Rockwell Collins Prepares For CEO Handoff

By Joseph C. Anselmo janselmo@aviationweek.com
Source: AWIN First
June 18, 2013
Credit: Rockwell Collins

Rockwell Collins Chairman and CEO Clay Jones’s first Paris air show was in 1985. This week marks his last, at least as CEO of Rockwell Collins. Jones is retiring at the end of July, handing over leadership of the U.S.-based avionics supplier to Kelly Ortberg.

Jones, a veteran U.S. fighter pilot, is widely considered to be one of the aerospace and defense industry’s most talented and capable CEOs, as evidenced by operating margins of 19% last year. He has led Rockwell Collins since it was spun off as an independent, publicly traded company in 2001. In an interview with Aviation Week at Le Bourget, he recounted his sometimes bumpy ride at the helm.

One of Jones’s proudest memories is when Rockwell Collins went public in July 2001. He rang the opening bell at the New York Stock Exchange and stayed at a Marriott hotel that overlooked the World Trade Center’s twin towers. Ten weeks later, the 9/11 terrorist attacks that destroyed those towers would push the commercial aircraft and business jet industries into a painful downturn.

Jones says that early period was his biggest challenge as CEO. “We were a brand new management team, very untested, and nobody knew us,” he recalls. “The company was a big unknown, and here we were having to deal with 9/11. Sixty percent of our business was commercial, and we lost 25% of revenue in two years. That was a [challenging] time.”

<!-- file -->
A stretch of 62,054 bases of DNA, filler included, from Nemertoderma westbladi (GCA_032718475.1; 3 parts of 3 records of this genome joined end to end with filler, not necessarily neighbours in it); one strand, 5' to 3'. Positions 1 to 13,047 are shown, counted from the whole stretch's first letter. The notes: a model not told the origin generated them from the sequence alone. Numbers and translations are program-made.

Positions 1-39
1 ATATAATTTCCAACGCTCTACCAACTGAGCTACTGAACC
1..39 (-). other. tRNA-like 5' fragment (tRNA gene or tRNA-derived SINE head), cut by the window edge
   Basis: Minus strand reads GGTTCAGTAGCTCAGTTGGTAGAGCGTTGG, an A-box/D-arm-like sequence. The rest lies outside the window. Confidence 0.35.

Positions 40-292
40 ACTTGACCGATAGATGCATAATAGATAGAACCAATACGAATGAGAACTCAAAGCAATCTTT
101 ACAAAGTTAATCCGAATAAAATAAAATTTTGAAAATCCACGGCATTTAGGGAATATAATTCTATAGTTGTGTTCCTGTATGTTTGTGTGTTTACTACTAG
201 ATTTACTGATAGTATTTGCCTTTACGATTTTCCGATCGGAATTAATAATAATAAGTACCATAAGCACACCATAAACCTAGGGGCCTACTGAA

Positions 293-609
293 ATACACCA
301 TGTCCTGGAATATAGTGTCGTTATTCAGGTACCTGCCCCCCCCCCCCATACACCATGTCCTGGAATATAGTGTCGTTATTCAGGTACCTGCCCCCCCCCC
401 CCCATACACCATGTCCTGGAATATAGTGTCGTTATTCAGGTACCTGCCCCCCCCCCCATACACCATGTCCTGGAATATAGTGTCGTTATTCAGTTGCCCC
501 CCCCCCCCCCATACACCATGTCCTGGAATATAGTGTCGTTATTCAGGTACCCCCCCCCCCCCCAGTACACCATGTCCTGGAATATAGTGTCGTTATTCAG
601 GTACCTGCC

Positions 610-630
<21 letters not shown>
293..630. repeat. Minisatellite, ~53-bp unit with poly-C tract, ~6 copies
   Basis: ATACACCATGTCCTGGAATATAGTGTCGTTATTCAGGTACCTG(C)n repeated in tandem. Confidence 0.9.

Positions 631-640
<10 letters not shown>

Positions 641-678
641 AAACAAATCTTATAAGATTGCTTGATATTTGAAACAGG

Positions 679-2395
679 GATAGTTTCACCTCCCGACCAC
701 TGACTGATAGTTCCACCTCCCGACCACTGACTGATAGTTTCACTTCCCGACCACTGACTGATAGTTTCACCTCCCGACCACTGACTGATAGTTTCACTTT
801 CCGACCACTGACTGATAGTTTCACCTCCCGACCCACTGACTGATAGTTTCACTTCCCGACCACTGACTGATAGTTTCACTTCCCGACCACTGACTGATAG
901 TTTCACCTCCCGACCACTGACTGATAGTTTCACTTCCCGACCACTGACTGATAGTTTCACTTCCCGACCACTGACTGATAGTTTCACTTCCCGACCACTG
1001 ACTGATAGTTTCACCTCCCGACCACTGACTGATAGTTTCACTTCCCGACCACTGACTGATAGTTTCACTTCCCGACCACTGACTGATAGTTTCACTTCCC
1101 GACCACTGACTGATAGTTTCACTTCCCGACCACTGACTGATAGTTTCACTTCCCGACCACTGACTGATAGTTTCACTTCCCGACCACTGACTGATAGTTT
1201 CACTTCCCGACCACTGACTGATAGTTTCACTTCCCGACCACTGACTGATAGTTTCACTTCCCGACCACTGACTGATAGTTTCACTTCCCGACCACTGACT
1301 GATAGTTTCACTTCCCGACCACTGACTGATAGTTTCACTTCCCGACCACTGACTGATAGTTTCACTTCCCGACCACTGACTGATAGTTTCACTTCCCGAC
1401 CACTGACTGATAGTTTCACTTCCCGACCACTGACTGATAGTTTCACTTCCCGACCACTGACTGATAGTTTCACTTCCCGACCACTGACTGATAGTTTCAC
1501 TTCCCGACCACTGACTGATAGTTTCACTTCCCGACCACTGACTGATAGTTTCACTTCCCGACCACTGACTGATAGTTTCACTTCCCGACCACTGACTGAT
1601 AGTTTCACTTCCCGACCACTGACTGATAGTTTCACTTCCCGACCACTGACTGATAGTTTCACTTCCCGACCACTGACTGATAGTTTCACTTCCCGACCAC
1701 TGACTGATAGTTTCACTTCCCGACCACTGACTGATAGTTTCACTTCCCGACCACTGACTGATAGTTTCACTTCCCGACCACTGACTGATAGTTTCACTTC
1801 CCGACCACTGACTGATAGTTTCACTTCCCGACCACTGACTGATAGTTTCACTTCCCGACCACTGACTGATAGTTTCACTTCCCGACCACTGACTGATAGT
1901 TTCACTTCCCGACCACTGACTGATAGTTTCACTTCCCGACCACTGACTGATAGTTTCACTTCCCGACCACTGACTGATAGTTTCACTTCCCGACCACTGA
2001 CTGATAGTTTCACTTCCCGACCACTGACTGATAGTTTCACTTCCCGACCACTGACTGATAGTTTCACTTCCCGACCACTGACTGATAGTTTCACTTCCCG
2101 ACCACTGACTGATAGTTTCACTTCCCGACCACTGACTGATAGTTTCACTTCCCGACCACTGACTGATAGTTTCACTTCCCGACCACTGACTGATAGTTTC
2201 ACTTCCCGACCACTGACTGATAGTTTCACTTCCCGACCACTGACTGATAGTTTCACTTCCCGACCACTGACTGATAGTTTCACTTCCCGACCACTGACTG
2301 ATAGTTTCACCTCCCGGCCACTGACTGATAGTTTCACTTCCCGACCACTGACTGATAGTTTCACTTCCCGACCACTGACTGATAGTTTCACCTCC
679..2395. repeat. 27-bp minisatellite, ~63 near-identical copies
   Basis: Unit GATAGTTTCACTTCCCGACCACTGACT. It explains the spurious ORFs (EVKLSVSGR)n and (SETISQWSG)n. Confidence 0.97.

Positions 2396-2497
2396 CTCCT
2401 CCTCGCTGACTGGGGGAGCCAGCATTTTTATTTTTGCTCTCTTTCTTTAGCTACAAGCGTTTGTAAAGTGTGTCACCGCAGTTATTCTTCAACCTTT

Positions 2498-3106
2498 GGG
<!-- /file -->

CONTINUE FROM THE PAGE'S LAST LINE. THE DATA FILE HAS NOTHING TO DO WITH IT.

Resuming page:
Ortberg, his successor, is well aware, having worked at Rockwell Collins and its predecessors for 26 years. An engineer, he has run both the company’s commercial and government businesses. His plan for leading the company boils down to business as usual. “This is a full-steam ahead transition, not a course correction,” he said in an interview.

The commercial share of Rockwell Collins’s sales sunk to as low as 42% after the business jet market crash in 2008-09. That balance will return to 50-50 this year, and Ortberg predicts commercial sales will be back to 60% of revenues within five years as aircraft programs such as the Airbus A350, Boeing 787 and 737 MAX and Bombardier CSeries ramp up.

Jones will remain as non-executive chairman of the company’s board.


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